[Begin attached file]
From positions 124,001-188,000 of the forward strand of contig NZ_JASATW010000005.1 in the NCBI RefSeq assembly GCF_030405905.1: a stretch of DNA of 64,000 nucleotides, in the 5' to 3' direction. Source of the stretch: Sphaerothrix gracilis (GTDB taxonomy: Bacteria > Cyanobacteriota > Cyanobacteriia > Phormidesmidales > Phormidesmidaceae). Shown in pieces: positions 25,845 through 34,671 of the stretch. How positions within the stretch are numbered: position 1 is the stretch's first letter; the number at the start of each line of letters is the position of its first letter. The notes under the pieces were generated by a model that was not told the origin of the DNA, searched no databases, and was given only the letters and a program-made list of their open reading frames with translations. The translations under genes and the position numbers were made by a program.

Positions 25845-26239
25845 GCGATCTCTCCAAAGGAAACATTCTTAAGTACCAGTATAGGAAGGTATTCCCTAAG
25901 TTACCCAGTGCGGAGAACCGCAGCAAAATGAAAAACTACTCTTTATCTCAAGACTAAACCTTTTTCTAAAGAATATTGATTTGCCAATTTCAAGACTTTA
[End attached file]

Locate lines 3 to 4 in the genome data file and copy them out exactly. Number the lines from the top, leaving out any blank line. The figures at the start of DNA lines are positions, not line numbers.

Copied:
25845 GCGATCTCTCCAAAGGAAACATTCTTAAGTACCAGTATAGGAAGGTATTCCCTAAG
25901 TTACCCAGTGCGGAGAACCGCAGCAAAATGAAAAACTACTCTTTATCTCAAGACTAAACCTTTTTCTAAAGAATATTGATTTGCCAATTTCAAGACTTTA